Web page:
Differences in plantar loading between flat and normal feet during different athletic tasks.

Journal Article (Journal Article)

The purpose of this study was to determine if foot type (flat or normal) resulted in loading differences during four sport-specific tasks (cross-cut, side-cut, shuttle run, and landing from a simulated lay-up). Twenty-two healthy subjects (12 normal feet and 10 flat feet) completed five trials in each condition, while in-shoe pressure data was collected at 50 Hz. Contact area, maximum force, and the force time integral were analyzed under the entire foot and in eight-foot regions. Foot type was determined by examining navicular height, arch angle, rearfoot angle, and a clinical score. A series of independent sample t-tests were used to determine statistical differences (alpha<0.05). During the cross-cut, flat feet demonstrated an increase in medial midfoot contact area. During the side-cut, flat feet demonstrated an increase in contact area, force time integral and maximum force in both the medial and lateral midfoot. During the shuttle run, flat feet demonstrated an increase in force time integral in the lateral midfoot and increases in maximum force in both the medial and lateral midfoot. During the landing task, flat feet demonstrated an increase in maximum force in the medial midfoot. However, flat feet demonstrate a decrease in middle forefoot maximum force. All results were statistically significant (p<0.05). Therefore, individuals with a normal foot could be at a lower risk for medial and lateral midfoot injuries such as metatarsal stress fractures, indicating that foot type should be assessed when determining an individual's risk for metatarsal stress fractures.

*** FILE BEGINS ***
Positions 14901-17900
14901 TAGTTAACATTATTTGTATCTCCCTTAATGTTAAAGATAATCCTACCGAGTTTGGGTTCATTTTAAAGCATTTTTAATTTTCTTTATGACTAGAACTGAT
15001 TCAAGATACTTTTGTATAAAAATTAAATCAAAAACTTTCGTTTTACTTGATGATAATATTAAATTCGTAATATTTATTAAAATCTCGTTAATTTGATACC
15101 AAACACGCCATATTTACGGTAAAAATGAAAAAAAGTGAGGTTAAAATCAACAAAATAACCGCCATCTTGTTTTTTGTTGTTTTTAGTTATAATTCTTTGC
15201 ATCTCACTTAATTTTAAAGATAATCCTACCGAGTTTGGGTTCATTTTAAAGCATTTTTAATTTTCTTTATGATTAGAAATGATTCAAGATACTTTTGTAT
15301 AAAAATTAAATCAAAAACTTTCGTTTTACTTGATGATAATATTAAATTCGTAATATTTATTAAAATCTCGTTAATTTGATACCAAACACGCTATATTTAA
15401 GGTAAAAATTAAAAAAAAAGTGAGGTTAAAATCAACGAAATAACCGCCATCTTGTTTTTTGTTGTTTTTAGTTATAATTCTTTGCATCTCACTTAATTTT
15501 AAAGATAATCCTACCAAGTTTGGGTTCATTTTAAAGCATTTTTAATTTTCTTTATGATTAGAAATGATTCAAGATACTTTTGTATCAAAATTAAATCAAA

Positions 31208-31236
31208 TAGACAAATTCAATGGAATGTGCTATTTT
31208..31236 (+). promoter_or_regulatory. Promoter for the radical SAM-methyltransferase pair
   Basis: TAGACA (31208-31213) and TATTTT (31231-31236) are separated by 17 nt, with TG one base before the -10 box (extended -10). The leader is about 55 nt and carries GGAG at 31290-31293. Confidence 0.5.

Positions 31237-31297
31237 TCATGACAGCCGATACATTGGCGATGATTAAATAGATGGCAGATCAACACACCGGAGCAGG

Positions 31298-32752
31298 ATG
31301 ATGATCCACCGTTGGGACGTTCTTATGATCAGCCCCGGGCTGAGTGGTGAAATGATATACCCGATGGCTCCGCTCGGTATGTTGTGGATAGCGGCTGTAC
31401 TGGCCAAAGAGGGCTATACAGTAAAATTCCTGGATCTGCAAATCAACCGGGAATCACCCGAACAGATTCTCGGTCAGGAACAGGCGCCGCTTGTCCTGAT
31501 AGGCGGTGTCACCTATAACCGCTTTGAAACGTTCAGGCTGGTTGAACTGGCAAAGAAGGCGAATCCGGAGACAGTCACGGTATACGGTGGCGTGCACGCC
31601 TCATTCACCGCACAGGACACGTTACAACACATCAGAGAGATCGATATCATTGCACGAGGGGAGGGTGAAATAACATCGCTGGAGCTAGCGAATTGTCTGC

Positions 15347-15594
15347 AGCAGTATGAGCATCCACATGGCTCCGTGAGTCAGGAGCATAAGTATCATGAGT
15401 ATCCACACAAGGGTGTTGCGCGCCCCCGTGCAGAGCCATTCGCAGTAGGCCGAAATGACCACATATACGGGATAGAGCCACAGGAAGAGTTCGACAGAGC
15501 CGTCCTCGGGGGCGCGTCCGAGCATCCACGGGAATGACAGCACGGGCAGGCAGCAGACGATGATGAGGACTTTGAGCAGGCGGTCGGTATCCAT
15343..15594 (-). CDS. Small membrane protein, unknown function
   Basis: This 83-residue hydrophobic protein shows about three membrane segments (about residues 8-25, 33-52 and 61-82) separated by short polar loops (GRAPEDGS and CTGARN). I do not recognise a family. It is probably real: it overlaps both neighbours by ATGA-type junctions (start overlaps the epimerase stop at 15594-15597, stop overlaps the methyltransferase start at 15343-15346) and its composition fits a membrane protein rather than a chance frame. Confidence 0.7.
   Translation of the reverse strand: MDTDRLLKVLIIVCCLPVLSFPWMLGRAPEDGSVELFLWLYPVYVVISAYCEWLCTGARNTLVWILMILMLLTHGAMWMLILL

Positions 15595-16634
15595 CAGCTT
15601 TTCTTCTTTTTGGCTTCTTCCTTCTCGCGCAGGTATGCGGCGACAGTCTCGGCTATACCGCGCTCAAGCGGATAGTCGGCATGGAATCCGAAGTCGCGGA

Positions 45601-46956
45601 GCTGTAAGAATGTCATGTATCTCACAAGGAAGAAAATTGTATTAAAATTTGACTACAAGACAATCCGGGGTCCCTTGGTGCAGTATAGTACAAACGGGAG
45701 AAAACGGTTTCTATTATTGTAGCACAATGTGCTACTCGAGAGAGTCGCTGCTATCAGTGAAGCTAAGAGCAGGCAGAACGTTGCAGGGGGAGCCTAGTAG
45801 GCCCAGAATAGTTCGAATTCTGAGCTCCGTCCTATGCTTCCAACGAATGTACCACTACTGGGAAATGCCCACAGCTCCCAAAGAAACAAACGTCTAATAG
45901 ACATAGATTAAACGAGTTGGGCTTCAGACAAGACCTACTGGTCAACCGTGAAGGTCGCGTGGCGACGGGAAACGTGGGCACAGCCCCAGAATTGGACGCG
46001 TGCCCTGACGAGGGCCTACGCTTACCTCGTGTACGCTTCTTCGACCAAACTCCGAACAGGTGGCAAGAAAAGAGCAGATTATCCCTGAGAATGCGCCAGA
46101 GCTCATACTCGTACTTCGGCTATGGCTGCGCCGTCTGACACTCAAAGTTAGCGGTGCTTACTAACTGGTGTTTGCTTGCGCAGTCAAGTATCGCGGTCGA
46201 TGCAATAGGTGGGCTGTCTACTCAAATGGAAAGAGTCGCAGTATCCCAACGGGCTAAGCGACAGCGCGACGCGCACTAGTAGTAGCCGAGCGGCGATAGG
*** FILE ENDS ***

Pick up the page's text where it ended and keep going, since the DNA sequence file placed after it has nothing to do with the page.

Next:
Full Text

Duke Authors

Cited Authors

  • Queen, RM; Mall, NA; Nunley, JA; Chuckpaiwong, B

Published Date

  • June 2009

Published In

Volume / Issue

  • 29 / 4

Start / End Page

  • 582 - 586

PubMed ID

  • 19157878

Electronic International Standard Serial Number (EISSN)

  • 1879-2219

Digital Object Identifier (DOI)

  • 10.1016/j.gaitpost.2008.12.010


  • eng

Conference Location

  • England